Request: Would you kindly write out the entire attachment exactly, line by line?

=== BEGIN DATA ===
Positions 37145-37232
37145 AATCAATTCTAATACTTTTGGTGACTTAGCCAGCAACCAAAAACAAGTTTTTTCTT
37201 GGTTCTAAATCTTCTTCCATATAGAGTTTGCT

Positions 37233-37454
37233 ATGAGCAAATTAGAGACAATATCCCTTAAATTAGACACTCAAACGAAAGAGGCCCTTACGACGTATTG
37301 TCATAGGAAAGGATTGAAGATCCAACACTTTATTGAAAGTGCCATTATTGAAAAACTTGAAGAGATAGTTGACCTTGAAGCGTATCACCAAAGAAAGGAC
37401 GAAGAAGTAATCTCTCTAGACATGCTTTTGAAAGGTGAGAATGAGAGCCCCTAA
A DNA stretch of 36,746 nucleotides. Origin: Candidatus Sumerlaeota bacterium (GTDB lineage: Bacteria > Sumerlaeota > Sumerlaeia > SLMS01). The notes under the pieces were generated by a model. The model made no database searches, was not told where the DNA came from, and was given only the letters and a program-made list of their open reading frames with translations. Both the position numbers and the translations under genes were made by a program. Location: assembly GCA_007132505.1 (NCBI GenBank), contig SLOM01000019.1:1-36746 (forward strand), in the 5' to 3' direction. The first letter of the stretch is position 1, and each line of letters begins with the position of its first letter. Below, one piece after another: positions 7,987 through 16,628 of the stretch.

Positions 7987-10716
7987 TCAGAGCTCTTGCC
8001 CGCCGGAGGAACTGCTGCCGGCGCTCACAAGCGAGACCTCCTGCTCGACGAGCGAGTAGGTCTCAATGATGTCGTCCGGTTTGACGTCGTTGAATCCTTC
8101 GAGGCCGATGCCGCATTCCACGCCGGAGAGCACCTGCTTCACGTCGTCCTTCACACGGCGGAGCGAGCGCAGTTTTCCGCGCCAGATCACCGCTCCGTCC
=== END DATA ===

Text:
Positions 37145-37232
37145 AATCAATTCTAATACTTTTGGTGACTTAGCCAGCAACCAAAAACAAGTTTTTTCTT
37201 GGTTCTAAATCTTCTTCCATATAGAGTTTGCT

Positions 37233-37454
37233 ATGAGCAAATTAGAGACAATATCCCTTAAATTAGACACTCAAACGAAAGAGGCCCTTACGACGTATTG
37301 TCATAGGAAAGGATTGAAGATCCAACACTTTATTGAAAGTGCCATTATTGAAAAACTTGAAGAGATAGTTGACCTTGAAGCGTATCACCAAAGAAAGGAC
37401 GAAGAAGTAATCTCTCTAGACATGCTTTTGAAAGGTGAGAATGAGAGCCCCTAA
A DNA stretch of 36,746 nucleotides. Origin: Candidatus Sumerlaeota bacterium (GTDB lineage: Bacteria > Sumerlaeota > Sumerlaeia > SLMS01). The notes under the pieces were generated by a model. The model made no database searches, was not told where the DNA came from, and was given only the letters and a program-made list of their open reading frames with translations. Both the position numbers and the translations under genes were made by a program. Location: assembly GCA_007132505.1 (NCBI GenBank), contig SLOM01000019.1:1-36746 (forward strand), in the 5' to 3' direction. The first letter of the stretch is position 1, and each line of letters begins with the position of its first letter. Below, one piece after another: positions 7,987 through 16,628 of the stretch.

Positions 7987-10716
7987 TCAGAGCTCTTGCC
8001 CGCCGGAGGAACTGCTGCCGGCGCTCACAAGCGAGACCTCCTGCTCGACGAGCGAGTAGGTCTCAATGATGTCGTCCGGTTTGACGTCGTTGAATCCTTC
8101 GAGGCCGATGCCGCATTCCACGCCGGAGAGCACCTGCTTCACGTCGTCCTTCACACGGCGGAGCGAGCGCAGTTTTCCGCGCCAGATCACCGCTCCGTCC